3 - To make it last forever I thought I should keep it low, like 2.5 ma.

1 - can never be too sure. I must have 20 different LEDs on hand - all different specs

2 - is the If nominal? I assume so.

27v supply - [2 x 3.4] = 20V {close enough}

20V / 2.5mA = 8K or your 10K resistor will give 2mA

I would say the light would be very dim, you can safely use 5K or even 2K5

3 - forever is a long time. Do you want to use it as a night-light in your coffin?
at nominal current it ought to last 30,000 to 50,000 hours {you can do the arithmetic}

east electronics

normal leds if a few milliamps will not be able to replace bulbs that used to light the dial it can be replacement for stereo indication for example but this one works with DC any way .

Even if one uses high brightness leds to lit the faceplate this also will not work since leds focus -spot their lighting while bulbs flood all around

so what is the case here ?

KMossman

normal leds .... will not be able to replace bulbs that used to light the dial

Even if one uses high brightness leds to lit the faceplate this also will not work since leds focus -spot their lighting while bulbs flood all around

The problem with incandescent bulbs and FL lights is that the light emits from 'all directions. Some of it wasted, or must be re-directed - hence reflectors.

LEDS have rather narrow angled emission. If you have a broader angle you have to use either more LEDs or diffusers [either as part of the LED 'cap' itself, or a separate element]. This is done all the time.

One can also obtain broader coverage by using distance - the further the distance, the broader the 'foot-print'

srinath

I put LED's in the yamaha CR840 - 27v with 2 bulbs circuit, used a 2.2K 1/2 watt resistor.
The blue lighting is awesome. The old green meter lights look ancient in comparison.
Now this one has a sort of acrylic fitting that the light travels through, like a fiberoptic conduit, it works great. Also the lights were facing the acrylic, so LED's that fire in front work fine. The original bulbs had a silicone sleeve, I left that out, dont think I need it, but yellow will mimic the original better IMHO.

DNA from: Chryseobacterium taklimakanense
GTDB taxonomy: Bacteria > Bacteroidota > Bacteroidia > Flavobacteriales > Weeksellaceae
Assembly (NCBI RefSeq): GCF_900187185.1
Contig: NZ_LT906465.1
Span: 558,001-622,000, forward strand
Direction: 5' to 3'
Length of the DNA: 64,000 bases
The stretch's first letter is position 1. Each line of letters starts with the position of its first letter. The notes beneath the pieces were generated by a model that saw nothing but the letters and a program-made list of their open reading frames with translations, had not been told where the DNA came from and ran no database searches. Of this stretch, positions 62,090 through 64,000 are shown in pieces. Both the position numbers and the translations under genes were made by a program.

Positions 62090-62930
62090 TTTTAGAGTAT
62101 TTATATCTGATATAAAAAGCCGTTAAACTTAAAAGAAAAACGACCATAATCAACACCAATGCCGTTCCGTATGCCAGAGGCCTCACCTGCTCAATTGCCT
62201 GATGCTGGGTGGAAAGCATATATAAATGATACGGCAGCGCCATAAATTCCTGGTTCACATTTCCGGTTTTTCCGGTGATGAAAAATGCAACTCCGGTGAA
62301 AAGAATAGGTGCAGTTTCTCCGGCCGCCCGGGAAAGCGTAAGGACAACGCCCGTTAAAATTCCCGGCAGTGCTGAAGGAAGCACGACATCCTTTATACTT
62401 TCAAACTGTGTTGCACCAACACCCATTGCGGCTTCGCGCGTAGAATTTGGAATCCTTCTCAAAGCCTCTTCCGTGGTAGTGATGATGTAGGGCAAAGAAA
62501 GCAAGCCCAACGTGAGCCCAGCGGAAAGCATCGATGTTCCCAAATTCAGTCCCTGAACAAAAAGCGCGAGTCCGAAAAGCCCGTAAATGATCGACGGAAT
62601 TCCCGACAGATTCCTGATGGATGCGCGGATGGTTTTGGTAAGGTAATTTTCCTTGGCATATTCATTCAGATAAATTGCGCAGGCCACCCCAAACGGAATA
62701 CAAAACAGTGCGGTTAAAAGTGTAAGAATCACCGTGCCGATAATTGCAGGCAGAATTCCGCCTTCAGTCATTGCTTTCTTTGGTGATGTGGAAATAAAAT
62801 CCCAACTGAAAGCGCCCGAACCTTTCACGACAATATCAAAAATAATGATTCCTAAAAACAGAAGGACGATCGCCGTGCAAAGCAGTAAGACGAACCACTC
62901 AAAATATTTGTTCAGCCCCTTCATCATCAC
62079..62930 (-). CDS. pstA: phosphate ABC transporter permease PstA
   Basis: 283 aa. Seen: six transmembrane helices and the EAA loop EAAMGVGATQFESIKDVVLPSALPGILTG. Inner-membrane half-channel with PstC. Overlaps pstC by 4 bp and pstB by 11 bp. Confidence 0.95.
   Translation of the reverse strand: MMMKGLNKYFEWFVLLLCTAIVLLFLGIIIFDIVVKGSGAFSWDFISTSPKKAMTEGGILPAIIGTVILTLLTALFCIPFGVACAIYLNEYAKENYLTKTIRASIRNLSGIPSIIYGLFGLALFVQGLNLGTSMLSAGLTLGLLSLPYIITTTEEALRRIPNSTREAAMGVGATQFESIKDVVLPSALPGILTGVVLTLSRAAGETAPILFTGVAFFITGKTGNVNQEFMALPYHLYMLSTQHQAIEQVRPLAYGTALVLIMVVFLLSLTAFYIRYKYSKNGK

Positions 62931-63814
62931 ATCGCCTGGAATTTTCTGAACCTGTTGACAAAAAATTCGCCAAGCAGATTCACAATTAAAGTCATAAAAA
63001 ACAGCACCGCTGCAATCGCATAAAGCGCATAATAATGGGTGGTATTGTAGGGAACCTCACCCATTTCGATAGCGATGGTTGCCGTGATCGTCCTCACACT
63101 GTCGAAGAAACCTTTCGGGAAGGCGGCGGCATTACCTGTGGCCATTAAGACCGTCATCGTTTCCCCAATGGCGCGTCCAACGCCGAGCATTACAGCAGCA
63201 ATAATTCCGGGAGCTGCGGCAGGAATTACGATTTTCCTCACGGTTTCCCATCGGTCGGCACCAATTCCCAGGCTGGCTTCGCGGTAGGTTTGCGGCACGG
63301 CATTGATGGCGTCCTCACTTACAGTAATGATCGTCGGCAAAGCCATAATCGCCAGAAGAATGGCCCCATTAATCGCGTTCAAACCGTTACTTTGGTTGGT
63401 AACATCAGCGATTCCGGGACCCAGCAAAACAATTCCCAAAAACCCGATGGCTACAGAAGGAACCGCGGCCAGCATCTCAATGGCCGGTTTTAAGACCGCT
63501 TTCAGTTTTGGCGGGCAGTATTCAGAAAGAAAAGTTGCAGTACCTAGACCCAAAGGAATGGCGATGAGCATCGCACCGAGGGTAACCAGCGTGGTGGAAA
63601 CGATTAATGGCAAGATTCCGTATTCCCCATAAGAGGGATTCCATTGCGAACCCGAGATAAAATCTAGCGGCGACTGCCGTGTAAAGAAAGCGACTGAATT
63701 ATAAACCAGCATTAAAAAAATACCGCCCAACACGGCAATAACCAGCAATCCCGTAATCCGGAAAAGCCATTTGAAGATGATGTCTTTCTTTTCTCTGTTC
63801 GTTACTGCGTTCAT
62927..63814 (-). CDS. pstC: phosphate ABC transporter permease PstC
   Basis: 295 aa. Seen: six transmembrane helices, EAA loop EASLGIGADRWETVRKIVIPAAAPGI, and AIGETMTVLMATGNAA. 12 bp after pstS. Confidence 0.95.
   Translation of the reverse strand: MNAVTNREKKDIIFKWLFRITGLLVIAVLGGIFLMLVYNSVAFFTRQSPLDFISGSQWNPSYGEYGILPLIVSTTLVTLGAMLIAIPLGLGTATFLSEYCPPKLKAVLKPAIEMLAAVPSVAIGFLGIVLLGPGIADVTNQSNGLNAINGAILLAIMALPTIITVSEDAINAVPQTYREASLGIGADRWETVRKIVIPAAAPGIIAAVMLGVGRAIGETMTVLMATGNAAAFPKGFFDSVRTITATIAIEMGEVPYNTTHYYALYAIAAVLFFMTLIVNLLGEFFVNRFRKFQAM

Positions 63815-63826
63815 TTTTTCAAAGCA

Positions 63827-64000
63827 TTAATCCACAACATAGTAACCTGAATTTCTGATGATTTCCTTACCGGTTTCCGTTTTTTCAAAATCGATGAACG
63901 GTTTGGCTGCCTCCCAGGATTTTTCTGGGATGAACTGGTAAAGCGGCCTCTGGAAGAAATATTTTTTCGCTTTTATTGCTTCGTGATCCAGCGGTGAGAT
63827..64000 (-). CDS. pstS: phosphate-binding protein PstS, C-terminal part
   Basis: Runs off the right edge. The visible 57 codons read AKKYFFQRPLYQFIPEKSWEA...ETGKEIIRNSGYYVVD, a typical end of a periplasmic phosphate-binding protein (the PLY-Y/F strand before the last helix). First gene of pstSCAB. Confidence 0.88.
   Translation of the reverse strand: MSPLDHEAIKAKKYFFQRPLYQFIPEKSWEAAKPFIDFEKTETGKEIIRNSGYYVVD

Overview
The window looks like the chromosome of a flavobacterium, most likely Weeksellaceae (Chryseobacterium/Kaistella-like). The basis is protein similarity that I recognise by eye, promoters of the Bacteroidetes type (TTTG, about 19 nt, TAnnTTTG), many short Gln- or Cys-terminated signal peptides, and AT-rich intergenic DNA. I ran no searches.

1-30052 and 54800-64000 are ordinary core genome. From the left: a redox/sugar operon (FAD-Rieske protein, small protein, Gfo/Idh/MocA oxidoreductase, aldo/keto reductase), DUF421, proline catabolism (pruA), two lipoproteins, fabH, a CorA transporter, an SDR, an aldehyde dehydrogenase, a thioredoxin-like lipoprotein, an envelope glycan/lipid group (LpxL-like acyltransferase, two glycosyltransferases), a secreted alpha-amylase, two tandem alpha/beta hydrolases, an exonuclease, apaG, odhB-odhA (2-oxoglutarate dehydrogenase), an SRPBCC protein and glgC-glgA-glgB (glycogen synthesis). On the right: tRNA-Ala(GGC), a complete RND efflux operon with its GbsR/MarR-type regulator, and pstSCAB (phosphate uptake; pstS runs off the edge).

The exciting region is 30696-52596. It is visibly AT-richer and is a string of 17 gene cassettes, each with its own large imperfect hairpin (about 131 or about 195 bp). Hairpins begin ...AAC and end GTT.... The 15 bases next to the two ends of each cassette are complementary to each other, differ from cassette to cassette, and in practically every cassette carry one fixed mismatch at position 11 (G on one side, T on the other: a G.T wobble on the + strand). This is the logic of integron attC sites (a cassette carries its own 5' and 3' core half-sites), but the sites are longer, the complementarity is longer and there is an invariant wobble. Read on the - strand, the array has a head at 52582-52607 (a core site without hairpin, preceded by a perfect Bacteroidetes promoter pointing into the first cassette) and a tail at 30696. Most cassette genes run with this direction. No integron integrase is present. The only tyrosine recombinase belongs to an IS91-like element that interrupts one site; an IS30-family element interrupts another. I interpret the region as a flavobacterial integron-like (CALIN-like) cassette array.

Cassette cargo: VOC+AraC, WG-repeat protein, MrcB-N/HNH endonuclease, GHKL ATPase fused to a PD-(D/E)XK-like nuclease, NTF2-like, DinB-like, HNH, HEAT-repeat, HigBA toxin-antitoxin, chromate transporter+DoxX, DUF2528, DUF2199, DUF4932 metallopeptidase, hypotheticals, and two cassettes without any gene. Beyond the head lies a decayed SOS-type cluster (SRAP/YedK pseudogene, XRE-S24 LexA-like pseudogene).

The Meter lights are next, and I think the pointer - which needs to be red, and since I dont have red, I have to get those ...
Of course the blue lighting doesn't get the metal good and bright so we can see the black lettering under it ... so its nearly unreadable ... but see that cos these LED's were blue ... not the fact that they are LED's. White or yellow will have fixed that, but NO .... I had to have blue ...

Then I put em in the MCS. That one uses an acrylic fiber optic conduit types too, but that was a cup shaped holder ... the side of the bulb was lighting the acrylic up. That ended up needing LED's installed facing forward, and I got all 4 slightly off from each other, so one is really bright, the other 3 ... not so, and of course blue lights and black letters ... same issue as before.

Either way ... get the right color and 1/2 the battle is won. Get them installed right, and maybe put a little tin foil or a bit of tracing paper and your LED will light the dial and not blind you.

I have ordered several other sets ... I also believe somewhere I got a cache of clear and bright very low Vf - like 1.5v LED's lying around. I remember playing with those and a button cell ~10 years ago. I have to find it ...

Cool.
Srinath.

KMossman

I put LED's in the yamaha CR840 - 27v with 2 bulbs circuit, used a 2.2K 1/2 watt resistor.
The blue lighting is awesome. The old green meter lights look ancient in comparison.
Now this one has a sort of acrylic fitting that the light travels through, like a fiberoptic conduit, it works great.

For the acrylic plate, what some people to do is;

1 - file off the top of the LED so it is flat, OR use a rectangular LED

2 - glue or mount the top of the LED to the side [or top] of the plate [the LED points into the plate]

Then it lights across the plate. Hope I made that clear.............

The effect is improved by using say 1 small LED every 1 or 1.5 cm along the top or side of the plate.

KMossman

Of course the blue lighting doesn't get the metal good and bright so we can see the black lettering under it ... so its nearly unreadable ... but NO .... I had to have blue ...

yep, got to pick a color that will 'bring out' the lettering or scale or whatever

Keep in mind, that another color or brightness will have a different Vf - you might have to use a different resistor.

Did you know there are 'flashing' LEDs? They change color randomly. Vf is 3 to 3.2V The effect can be cool, depending how and where they are used.
You can get slow and fast [color changing rates].

Also - just to mention it - do not put LEDs in // as one will likely hog the current and burn out.